How do I prove I'm right?

Relaxation of the rules of evidence from 1 November 2020

You have a dispute with a private individual or a company regarding an agreement and you have to sue in court. Your lawyer will ask you to provide the evidence to support your claim. Which means of evidence are admissible?

The rules of evidence in civil matters have been amended by the law of April 13, 2019, which will enter into force on November 1, 2020. This law mainly aims to modernize the law of evidence and to adapt it to the technological developments and needs of the 21st century.

Which means of evidence is admissible depends on the capacity of the party against whom the proceedings are being conducted. The value of the legal act (eg the sale) is also important.

Evidence between and against private individuals

A legal act cannot always be proven against a private individual by all means of evidence. If the legal act exceeds a certain value, in principle a signed document is required.

Today this applies to all transactions above 375 euros. Under the new law, a signed document is only required for transactions of EUR 3,500 or more.

As a result, a large number of daily transactions under 3,500 euros will soon no longer require a signed document. Below this limit, all means of evidence are allowed, such as witnesses and suspicions, but also all contemporary means of evidence of the digital society, such as (unsigned) e-mails, text messages and WhatsApp messages.

Above this limit, a signed document is required. Know that not only a traditional paper document with a handwritten signature is considered a signed document. Electronic files, such as an e-mail, can also be accepted as a document. The condition for this is that the writing is intelligible, has a certain durability and its integrity is protected. The signature can also be electronic, eg a scanned signature or an e-mail signature, as long as the signer identifies himself and his signature shows his expression of will.

Example: If a company sells a ride-on mower for 3,500 euros to a private individual, proof of the sale against the private individual will in principle require a signed document. For the sale of a robotic lawnmower worth 750 euros, a text message will suffice.

Evidence between and against companies

Companies are usually corporations. But also persons who independently carry out a professional activity and organizations without legal personality (eg the partnership) are “enterprises”. Similarly, directors, members of a liberal profession (eg doctors, lawyers, architects and accountants), associations and foundations are companies.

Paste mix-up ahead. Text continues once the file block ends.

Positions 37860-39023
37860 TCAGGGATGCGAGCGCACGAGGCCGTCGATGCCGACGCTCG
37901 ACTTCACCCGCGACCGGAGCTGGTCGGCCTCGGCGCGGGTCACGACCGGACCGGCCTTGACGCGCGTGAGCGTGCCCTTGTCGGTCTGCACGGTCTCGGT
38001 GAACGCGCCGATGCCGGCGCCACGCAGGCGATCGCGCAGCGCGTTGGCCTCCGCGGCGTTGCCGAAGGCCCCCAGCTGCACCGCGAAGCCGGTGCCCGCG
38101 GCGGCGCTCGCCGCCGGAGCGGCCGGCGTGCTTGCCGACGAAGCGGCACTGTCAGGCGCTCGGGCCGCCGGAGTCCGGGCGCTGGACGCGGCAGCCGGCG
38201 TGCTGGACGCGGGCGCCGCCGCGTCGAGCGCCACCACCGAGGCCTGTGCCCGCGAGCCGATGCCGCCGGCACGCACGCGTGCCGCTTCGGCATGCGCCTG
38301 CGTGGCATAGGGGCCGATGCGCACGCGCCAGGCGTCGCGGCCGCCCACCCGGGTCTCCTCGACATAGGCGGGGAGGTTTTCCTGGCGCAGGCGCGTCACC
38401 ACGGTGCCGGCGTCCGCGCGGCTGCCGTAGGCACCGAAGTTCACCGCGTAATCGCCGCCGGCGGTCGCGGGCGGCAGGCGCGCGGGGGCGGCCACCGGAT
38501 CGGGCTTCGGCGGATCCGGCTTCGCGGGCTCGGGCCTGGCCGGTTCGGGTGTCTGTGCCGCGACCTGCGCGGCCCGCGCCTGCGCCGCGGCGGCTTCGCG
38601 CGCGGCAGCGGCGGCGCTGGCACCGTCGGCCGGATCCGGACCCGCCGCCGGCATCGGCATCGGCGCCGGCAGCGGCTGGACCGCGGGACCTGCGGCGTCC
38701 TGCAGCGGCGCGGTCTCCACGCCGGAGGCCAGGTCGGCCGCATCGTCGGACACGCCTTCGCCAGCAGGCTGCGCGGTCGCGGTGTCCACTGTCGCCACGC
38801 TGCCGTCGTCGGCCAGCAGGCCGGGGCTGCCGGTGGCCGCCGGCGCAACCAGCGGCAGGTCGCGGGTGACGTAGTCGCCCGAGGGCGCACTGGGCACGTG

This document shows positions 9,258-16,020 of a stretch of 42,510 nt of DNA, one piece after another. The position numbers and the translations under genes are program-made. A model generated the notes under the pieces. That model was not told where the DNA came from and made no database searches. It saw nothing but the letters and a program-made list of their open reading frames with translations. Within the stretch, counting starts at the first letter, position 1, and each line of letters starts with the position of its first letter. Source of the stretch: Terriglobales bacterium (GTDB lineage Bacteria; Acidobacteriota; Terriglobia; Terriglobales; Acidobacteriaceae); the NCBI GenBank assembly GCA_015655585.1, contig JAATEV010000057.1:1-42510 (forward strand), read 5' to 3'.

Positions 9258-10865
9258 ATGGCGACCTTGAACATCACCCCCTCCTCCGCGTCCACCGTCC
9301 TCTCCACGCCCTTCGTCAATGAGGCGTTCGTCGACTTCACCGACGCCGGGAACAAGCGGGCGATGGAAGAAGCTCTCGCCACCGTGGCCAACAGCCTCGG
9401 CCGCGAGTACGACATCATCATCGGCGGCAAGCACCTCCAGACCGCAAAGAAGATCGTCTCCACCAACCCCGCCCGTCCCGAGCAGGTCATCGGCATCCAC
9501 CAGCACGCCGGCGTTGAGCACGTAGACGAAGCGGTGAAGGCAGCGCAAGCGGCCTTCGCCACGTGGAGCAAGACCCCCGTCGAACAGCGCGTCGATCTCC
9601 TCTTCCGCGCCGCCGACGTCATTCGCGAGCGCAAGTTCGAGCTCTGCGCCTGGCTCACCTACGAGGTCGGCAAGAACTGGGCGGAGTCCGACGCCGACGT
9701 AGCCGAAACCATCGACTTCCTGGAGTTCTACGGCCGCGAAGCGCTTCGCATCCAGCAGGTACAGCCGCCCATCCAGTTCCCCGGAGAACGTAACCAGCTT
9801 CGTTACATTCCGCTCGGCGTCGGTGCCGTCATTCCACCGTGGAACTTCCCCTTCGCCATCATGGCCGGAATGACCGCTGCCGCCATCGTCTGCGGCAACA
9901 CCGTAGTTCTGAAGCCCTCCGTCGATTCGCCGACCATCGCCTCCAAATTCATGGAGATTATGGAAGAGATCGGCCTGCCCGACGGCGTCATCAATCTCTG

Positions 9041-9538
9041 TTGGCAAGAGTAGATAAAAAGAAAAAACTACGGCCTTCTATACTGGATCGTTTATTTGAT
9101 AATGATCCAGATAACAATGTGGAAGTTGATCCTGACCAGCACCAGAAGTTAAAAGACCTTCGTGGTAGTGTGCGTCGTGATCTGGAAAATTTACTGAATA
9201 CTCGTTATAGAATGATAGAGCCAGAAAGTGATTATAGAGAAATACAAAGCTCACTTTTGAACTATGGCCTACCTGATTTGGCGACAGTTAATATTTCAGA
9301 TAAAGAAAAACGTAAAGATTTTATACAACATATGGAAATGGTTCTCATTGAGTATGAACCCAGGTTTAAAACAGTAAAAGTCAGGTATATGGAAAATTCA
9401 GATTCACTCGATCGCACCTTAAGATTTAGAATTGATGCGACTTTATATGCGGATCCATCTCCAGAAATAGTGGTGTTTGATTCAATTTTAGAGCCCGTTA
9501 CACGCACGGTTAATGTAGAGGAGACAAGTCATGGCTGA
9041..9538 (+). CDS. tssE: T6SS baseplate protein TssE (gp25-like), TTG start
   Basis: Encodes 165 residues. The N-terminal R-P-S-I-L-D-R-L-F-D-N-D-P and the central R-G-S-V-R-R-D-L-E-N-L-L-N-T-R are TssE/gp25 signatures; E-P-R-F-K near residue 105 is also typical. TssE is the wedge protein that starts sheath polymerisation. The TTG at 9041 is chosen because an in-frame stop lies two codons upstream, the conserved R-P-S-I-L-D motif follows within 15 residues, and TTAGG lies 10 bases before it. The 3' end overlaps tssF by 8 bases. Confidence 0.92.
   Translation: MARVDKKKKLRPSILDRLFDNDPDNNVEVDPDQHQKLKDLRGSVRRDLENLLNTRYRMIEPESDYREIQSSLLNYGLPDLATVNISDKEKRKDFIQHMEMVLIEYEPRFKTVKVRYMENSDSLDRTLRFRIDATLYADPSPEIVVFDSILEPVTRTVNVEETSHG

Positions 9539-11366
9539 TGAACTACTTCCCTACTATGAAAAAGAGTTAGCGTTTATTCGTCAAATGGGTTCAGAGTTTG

Subject to legal exceptions, evidence between and against companies is free, regardless of the value of the legal act. All means of proof are allowed, including special means of proof in corporate law, especially accounting and the invoice.

However, when it concerns a legal act that is unmistakably foreign to the business activity of a natural person, the above-mentioned rules of proof between and against private individuals apply.

Example: If an accountant has a garden terrace of at least 3,500 euros built in his private garden and it is clear that the purchase has nothing to do with his business, a signed document will be required to prove this agreement against the accountant.

A company can invoke its own accounts as evidence against another company. In principle, the judge is free to judge the evidential value of the accounting. However, if the (regular or irregular) accounts of the various parties correspond, both the judge and the parties are bound by this means of evidence. In addition, you can also invoke the accounts drawn up by your other party as evidence.

With regard to the invoice, the new law clarifies that not only an invoice accepted by a company, but also an invoice that has not been protested within a reasonable time, constitutes proof of all legal acts against a company. It used to be a kind of customary law. This is now expressly provided for in the law.

Evidence by and against third parties

Third parties who are not party to the agreement – and therefore logically do not have an original agreement either – can provide proof of this by any means of proof. Under the new law, this now also applies the other way around and a party to an agreement with regard to third parties can provide proof of this with all means of evidence.


When concluding an agreement, you must always take into account the value of the legal act and the capacity of your counterparty (private person, company, third party). After all, these criteria determine whether or not you should record your agreements in a signed document.

The legislator has limited the number of cases in which a signed document is required, taking into account the fact that today many current transactions are carried out in a less formalistic way and often electronically (via SMS or WhatsApp message).